What is the principle that connects the Lindy effect and the anthropic assumptions of the Carter Doomsday argument? I can kinda glimpse something, but I don't really see the connection.
I'm not sure that I see how religion is antifragile. Organized religion appears, in particular, to exist for the purpose of shielding morals and ethics from the memes du jour, for the sake of protecting them as they contain deeper wisdom that may not be apparent at the surface. Every virtue in an organized religion is a Chesterton Fence, but wouldn't the theory of antifragility say something like "you can get rid of all the Chesterton Fences and this thing should get better" ?
Re part 1: Did you really not get that antifragility is all about Jensen's inequality?
So... by the same token, moving from a personal wordpress site SSC to a guaranteed-income model of ACX makes Scott more fragile, the opposite of his stated goal.
“I think part of its response would draw on Taleb's previous arguments that people underestimate the risk of black swans, so the world will be more volatile than they think.”
On my reading of Taleb, the point is that there are two relevant distributions: first, there’s the probability distribution for events, including the tail events he focuses on in Black Swan (e.g. the probability of a big stock market crash); and second, there’s the distribution of outcomes, which is the focus of Antifragile (e.g. the price of your investment).
The first is taken as a given—or, more precisely, it’s taken to be never ever understood properly no matter how hard you try; tail events include things that have never happened yet and no model will capture the probability of things you’ve never seen or thought of. Our failure to model this usually leads us to underestimate its likelihood (hence, the whole Black Swan book).
The second is the focus of this book. The distribution of outcomes has two tails (good or bad, right or left), and the point of antifragility is to open oneself up to the right tail while not being subject to the left. The banker is subject only to left-tail events and is therefore fragile; the taxi driver is antifragile because he is open to right-tail events (the worst he can do in a week is make no money, but the best he can do is “infinite”). Ideally you set yourself up so that the distribution is right-skewed like this; even if your mean outcome is worse (or, looks worse because your model doesn’t properly account for tail events), an increased access to right-tail events is worth it. Hence, Taleb’s “barbell” investment strategy, etc.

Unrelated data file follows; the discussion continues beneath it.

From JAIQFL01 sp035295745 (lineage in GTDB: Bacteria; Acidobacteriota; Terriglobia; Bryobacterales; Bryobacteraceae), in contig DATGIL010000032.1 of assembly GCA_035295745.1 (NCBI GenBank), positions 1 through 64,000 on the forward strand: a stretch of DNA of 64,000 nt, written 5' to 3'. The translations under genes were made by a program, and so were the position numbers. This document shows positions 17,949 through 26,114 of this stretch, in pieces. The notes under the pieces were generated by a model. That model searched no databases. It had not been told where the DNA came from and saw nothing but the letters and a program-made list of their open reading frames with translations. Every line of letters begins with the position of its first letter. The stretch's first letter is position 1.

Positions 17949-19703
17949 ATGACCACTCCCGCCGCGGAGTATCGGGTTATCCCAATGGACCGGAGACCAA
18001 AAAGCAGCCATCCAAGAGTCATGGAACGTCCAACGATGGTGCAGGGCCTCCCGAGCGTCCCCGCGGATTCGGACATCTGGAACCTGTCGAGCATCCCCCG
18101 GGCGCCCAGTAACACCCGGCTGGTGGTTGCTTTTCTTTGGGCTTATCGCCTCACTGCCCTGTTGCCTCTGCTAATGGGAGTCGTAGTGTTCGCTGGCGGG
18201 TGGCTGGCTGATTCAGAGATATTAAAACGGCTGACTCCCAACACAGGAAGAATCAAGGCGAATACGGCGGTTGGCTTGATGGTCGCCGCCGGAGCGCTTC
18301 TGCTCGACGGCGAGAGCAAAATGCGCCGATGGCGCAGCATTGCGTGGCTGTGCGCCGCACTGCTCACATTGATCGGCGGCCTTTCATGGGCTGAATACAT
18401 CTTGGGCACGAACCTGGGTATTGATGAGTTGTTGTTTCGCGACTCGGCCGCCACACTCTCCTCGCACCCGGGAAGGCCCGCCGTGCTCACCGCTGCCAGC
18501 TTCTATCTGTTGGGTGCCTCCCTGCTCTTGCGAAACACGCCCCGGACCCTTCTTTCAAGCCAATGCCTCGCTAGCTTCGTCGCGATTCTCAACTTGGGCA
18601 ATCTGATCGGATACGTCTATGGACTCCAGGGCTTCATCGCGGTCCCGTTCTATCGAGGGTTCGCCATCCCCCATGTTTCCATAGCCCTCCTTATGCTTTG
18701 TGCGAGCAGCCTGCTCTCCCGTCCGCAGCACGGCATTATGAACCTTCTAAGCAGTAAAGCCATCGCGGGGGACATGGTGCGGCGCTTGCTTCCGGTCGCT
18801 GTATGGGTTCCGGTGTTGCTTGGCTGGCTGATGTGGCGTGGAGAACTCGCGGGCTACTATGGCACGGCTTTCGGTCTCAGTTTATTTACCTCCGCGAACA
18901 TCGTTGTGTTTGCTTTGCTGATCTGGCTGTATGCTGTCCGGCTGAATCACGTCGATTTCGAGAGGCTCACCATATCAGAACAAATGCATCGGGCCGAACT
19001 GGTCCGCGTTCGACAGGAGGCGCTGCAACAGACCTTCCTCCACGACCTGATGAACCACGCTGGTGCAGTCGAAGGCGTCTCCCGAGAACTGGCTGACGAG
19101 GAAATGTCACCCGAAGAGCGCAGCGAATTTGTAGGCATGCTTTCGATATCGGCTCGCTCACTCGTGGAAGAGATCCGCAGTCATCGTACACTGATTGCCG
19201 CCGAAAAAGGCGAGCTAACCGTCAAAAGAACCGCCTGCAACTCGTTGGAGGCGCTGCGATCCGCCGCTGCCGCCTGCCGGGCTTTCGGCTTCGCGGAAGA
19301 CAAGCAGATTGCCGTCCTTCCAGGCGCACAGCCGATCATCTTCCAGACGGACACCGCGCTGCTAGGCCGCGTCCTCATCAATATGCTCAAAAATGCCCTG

If the space of outcomes is non-negative, like [0,\infty), it’s even more important to guard against the left side, because if you go to $0 then you don’t get to keep playing the game any more. (I don’t remember which book this point is from (I don’t think it’s Antifragile, maybe Skin in the Game?).)
Is Taleb really suggesting that you can invent something as complex as, say, the modern MRI machine, just by tinkering around with wires and things in your garage ? What ?
I mean, yes, all engineering requires a certain amount of experimentation; but it's guided experimentation, not just random guessing. The theory is the guide.
"But the interesting constant is that when a result is initially discovered by an academic researcher, he is likely to disregard the consequences because it is not what he wanted to find - an academic has a script to follow."
I'm a researcher in experimental biology, so this got me thinking.
My first reaction was to strongly disagree. Scientists love accidental discovery stories."I noticed unexpected thing X and I had enough breadth of mind to realize that meant Y might be true and that led me to make a major discovery I hadn't been looking for" makes you a real hit at conferences. To the extent there is a script (hypothesis-driven research in your discipline, I suppose), the ability to improvise when things go off-script is widely admired. You might imagine granting agencies would be upset if you take your research in unplanned directions, but usually if you get high profile paper out of it they are perfectly happy.